In 2019, the regime eliminated the little leftover judicial independence and the principle of the separation of powers when the constitution was amended to authorize the president to appoint the heads of the judicial institutions and to form a supreme council of the judicial institutions headed by the president himself to supervise appointments of the directors of courts and judicial bodies. The constitutional amendments in 2019 also abolished the State Council’s primary oversight on legislation passed by the parliament. The amended article 190 provided the council reviews the legislations only in case the parliament referred them for review. The council’s oversight of the state’s contracts also was restricted by laws.
Suppression chased other justices, including justice Samy Darwish, a tribunal member that gave the historical ruling of Tiran and Sanafir. In August 2021, Omar, son of Samy Darwish, was excluded from the presidential appointments in the council, although he has university high grades and a postgraduate diplomate in law. Omar sent a complaint to the council president titled “Justice was absent in your council.” Son of Sami Darwish was excluded, while the sons of other 70 justices were included in the 441 appointees decided by Abdel Fattah al-Sisi, and all of them had lower grades than Omar.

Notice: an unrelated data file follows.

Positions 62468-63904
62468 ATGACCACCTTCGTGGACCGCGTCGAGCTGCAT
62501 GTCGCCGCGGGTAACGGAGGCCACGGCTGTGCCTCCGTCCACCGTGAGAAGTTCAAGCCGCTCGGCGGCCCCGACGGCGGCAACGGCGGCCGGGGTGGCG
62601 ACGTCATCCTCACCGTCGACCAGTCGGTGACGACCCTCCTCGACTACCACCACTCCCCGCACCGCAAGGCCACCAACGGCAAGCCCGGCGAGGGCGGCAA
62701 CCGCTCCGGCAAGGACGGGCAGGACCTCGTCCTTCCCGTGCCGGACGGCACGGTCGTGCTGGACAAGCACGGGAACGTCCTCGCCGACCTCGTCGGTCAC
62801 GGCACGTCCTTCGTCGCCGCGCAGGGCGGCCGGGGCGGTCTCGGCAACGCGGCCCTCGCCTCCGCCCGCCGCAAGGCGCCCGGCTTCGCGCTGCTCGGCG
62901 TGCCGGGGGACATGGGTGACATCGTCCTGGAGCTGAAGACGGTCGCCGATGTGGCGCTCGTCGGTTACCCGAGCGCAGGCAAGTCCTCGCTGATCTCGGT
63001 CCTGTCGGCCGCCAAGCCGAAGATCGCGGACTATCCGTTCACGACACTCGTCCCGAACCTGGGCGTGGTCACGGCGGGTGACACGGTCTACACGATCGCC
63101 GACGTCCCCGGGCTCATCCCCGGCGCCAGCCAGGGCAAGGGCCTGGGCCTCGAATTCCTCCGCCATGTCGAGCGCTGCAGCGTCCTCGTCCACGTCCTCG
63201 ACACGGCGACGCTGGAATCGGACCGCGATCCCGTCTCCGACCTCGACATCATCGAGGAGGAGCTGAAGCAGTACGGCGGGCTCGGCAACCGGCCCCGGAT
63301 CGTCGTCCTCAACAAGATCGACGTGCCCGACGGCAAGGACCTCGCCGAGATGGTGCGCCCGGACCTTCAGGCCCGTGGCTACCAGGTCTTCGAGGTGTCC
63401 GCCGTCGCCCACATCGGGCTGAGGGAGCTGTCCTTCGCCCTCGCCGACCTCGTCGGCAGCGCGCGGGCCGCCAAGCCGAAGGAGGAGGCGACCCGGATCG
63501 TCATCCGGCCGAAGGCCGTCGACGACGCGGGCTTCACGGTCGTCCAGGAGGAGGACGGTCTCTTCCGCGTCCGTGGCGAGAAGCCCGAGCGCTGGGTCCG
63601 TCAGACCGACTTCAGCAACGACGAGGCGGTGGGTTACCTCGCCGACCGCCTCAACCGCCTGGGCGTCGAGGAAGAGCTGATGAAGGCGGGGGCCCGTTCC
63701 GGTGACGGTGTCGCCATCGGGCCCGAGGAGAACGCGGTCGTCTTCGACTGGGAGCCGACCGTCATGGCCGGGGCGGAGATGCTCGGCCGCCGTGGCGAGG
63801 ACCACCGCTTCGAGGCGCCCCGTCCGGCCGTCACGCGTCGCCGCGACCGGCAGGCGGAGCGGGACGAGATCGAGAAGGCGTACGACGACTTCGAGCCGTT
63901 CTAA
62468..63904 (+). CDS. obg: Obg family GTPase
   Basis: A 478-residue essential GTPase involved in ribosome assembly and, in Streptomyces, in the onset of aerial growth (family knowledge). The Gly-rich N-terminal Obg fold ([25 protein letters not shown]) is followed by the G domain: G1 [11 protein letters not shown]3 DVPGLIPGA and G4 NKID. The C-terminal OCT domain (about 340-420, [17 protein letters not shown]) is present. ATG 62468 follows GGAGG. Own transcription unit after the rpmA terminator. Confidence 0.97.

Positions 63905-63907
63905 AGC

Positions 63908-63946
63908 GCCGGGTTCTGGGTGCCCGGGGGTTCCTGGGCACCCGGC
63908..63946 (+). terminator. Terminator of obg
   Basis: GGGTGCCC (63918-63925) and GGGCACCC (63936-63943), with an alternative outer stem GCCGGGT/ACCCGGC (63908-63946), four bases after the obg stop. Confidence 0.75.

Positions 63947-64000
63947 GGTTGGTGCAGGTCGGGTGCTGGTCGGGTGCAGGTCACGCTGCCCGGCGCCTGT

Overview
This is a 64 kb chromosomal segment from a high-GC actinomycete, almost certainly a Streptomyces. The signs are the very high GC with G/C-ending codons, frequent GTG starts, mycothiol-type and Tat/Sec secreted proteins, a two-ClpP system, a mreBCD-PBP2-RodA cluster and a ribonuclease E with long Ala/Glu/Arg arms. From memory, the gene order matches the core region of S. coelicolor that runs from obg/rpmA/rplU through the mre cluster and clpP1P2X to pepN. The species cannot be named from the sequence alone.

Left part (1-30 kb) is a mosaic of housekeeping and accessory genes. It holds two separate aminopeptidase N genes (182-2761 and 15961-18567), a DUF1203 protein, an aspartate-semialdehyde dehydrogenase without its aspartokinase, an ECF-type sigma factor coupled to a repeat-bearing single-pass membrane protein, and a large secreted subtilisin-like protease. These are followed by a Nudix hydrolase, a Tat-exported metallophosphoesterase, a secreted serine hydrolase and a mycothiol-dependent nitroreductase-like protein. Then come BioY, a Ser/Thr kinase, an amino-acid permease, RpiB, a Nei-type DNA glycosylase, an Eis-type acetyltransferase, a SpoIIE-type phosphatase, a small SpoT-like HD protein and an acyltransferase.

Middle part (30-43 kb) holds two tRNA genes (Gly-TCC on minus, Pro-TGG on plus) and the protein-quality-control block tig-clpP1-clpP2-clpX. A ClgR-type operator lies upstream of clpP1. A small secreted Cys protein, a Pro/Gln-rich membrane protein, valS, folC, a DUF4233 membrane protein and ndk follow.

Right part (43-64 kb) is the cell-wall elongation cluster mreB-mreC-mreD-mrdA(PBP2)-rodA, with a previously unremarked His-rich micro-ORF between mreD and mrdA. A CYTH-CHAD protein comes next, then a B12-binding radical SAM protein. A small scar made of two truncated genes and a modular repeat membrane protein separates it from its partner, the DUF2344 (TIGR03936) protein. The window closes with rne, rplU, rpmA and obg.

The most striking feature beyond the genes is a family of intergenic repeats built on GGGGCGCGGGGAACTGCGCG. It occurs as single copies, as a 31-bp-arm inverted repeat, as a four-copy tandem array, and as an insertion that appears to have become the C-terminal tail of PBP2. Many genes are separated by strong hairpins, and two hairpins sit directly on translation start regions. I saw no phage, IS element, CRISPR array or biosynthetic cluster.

Omar pointed out that the appointments are a council’s internal matter, and the presidency and other authorities should not intervene in the appointments. Moreover, he highlighted the council’s previous refusal of the Supreme Council of the Armed Forces, when it was the ruler of the country between 2011 and 2012, objection to the council’s appointments because of some appointees’ low grades. “If the real and secret cause is the revenge against my father because of some rulings he participated in or wrote down, and this cause is omitted by raising other issues against his reputation, so I am proud of my father and of every just word he wrote or participated in and all jobs to be negligent.” One month later, Darwish was transferred from the Supreme Administrative Court tribunal to the court’s jury. The transferal went against the council’s regulations that prevent the transferal of any justice in the Supreme Administrative Court unless he requested or approved the transferal. The destruction of the State Council is a single episode in a long chain of the destruction of a state institution in Egypt in favour of the cult of personality and absolutism imposed by Abdel Fattah al-Sisi.